Leave Me at the Tree

September 28, 2010
By alurie BRONZE, Westport, Connecticut
alurie BRONZE, Westport, Connecticut
4 articles 0 photos 0 comments

A cicada is a large, homopterous insect with long transparent wings. These grotesquely constructed bugs hang through the air emitting their shrill drone, the white noise of a summer night.

I never saw a cicada in person. But when I was younger I would find their shed skins clinging to the bark of the trees in my backyard. Beige and thinner than paper, the exoskeleton was a perfect little insect. There were four skinny legs clutching the bark and two protruding circles where the eyes had been and ridges along its sides. Only the vent slicing down its back hinted at an exit strategy. For a girl playing in the yard, finding the cicadas stuck to the trees was charming. The tree in my backyard and the overwhelming greenness of it all was mystical and consuming. They seemed to come alive in the summer, and when I found the ethereal shells of cicadas it seemed like something the trees were giving to me.
I did most of my growing up with my books and my backyard. Stories like Through the Looking Glass and The Magician’s Nephew gave me the idea that if I wandered around innocently enough and kept my eyes open I could find another world. I would tap on tree trunks and peer into mole holes, talk to the Black-eyed Susans and sympathize with the worms that surfaced after a rainstorm. Yet despite my best efforts, the flowers all ignored me and the tree trunks never melted into a doorway just big enough for eight-year-old-me to step through. The cicada shells were the only things I could find when I looked. I wasn’t sure that I wanted to ever encounter a live, flying cicada but I was always flattered when they left me their shells to take care of. I knew somewhere that they weren’t intended for me. I knew the cicadas didn’t see me in the garden and take pity because I couldn’t go on an adventure like Alice’s. Still I wondered at the delicacy of the hollowed insects like shadows clinging to the bark after the body that contained the will had left. The cicadas’ shells were elfin miracles.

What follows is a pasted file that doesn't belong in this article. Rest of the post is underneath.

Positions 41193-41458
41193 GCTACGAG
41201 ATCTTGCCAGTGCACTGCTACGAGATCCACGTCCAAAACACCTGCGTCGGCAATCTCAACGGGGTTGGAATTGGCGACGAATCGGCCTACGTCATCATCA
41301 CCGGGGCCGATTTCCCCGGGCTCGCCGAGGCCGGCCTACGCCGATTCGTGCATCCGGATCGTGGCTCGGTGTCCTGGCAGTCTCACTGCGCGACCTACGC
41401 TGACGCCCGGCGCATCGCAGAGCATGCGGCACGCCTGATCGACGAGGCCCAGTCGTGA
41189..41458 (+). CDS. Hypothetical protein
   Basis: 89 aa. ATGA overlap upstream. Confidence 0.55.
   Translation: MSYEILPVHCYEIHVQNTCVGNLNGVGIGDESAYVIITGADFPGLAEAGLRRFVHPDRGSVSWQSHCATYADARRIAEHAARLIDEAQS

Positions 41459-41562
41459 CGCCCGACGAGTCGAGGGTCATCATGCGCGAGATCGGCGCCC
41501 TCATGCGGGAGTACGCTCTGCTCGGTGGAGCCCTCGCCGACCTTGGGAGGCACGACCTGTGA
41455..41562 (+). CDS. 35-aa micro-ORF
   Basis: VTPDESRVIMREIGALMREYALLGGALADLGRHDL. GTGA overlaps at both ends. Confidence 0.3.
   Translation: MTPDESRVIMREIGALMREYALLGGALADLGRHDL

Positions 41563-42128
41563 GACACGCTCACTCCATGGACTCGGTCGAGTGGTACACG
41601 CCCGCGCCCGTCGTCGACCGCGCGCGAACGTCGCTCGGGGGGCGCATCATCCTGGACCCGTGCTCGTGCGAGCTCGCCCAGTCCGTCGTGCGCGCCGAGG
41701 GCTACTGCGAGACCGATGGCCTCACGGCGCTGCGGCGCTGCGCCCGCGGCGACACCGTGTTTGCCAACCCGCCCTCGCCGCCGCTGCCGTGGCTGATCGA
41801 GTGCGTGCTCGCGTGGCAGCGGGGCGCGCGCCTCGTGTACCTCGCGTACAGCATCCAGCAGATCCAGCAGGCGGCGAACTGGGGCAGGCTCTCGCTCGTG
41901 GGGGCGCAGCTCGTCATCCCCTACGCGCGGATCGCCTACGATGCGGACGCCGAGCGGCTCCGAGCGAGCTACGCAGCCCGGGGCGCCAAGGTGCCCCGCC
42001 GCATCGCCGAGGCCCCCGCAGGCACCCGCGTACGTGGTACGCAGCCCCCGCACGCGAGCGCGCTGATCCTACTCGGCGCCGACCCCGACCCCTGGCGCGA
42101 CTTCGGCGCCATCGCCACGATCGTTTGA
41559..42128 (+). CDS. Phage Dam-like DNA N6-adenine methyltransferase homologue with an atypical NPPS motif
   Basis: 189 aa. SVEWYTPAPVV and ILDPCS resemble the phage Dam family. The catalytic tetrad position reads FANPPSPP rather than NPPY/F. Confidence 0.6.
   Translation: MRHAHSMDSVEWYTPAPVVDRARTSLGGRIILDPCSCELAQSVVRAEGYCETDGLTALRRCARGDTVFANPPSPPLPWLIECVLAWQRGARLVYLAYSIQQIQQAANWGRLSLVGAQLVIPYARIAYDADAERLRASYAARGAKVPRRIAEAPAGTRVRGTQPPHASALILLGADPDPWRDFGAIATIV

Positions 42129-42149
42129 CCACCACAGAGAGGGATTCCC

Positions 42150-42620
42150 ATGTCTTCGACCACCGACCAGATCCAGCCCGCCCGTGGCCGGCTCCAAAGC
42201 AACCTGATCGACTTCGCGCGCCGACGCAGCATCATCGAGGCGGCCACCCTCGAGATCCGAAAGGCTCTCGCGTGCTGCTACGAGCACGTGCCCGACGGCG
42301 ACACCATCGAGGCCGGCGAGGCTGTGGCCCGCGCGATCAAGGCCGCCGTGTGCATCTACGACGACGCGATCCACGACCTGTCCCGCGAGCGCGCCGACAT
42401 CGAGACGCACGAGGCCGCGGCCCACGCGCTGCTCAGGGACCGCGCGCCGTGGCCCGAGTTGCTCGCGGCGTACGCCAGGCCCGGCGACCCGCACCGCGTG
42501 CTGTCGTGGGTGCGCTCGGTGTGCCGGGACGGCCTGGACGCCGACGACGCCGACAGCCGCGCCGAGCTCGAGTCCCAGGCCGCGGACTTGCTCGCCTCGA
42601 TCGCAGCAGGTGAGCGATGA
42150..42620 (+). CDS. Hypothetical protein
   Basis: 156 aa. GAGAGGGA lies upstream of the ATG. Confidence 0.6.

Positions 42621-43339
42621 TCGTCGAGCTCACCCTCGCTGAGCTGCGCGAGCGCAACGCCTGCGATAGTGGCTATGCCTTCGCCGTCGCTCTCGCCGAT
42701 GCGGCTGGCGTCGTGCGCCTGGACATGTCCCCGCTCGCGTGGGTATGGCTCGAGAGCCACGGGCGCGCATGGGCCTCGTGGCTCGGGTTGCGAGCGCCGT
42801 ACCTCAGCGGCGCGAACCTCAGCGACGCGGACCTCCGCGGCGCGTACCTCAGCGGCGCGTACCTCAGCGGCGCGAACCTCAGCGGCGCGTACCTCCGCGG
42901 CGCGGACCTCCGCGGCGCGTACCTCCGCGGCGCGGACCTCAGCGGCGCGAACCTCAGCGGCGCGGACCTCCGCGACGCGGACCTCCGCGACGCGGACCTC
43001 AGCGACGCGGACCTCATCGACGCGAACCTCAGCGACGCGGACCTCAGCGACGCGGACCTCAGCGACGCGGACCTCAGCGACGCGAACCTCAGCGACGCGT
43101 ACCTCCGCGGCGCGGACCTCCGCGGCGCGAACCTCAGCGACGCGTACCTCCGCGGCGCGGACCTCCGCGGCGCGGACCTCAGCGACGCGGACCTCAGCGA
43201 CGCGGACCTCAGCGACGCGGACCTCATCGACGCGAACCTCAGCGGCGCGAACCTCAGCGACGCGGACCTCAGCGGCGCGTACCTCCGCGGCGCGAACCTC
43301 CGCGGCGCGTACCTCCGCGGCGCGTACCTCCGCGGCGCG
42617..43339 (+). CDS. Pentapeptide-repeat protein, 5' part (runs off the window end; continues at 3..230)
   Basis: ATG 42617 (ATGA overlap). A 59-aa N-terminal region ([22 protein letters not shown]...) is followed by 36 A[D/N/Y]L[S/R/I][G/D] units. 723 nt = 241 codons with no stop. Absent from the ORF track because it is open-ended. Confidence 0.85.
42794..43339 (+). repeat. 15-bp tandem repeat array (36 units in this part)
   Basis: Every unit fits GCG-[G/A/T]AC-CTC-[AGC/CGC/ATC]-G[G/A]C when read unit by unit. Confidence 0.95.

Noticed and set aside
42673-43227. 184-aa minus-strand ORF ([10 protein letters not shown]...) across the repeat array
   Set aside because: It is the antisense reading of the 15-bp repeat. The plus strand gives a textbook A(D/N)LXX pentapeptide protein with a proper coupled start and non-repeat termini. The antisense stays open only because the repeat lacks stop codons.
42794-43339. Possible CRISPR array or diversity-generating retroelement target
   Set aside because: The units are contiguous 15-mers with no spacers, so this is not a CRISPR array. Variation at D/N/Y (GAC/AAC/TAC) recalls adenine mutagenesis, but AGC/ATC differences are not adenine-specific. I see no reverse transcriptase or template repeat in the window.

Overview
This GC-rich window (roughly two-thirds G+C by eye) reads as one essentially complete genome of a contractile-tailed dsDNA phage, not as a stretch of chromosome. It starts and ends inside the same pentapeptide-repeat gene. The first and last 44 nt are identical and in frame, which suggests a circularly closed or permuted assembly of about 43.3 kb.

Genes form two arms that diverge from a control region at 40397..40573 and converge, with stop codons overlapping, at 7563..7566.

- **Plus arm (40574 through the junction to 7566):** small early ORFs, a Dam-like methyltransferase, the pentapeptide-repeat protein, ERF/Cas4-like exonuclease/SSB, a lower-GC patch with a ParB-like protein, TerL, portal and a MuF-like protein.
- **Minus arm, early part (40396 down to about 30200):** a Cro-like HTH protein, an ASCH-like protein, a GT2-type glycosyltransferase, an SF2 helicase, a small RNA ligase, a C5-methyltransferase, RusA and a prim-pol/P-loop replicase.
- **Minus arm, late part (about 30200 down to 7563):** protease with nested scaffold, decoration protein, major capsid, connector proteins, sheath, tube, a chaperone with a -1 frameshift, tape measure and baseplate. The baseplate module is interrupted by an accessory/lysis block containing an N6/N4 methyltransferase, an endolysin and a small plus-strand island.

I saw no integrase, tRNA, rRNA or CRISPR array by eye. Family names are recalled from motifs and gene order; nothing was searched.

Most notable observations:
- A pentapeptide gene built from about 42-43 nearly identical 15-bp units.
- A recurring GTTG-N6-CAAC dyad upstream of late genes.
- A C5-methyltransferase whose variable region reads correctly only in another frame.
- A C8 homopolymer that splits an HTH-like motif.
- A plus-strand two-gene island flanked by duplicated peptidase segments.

I spend time in a different backyard in a different state now. There are no cicadas and not as many trees as I’d like. But just beyond my current backyard is a dense collection of trees that, in the spring, creates a sylvan canopy. The leaves become dark and slick in the rain and add a cushioned sense of calm to the view from my bedroom. With all the unnecessary complications that I’ve picked up from year to year, it’s nice to find solace in something as simple as the leaves on the trees in my backyard. I don’t try to impress flowers with my witty repartee anymore. I’m too busy and too tired. But I like to think that my backyard notices that and, like it gave me the cicada shells to marvel for lack of a hidden world, it gives me the comfort of a leafy-green horizon when everything else seems so uncomfortable.

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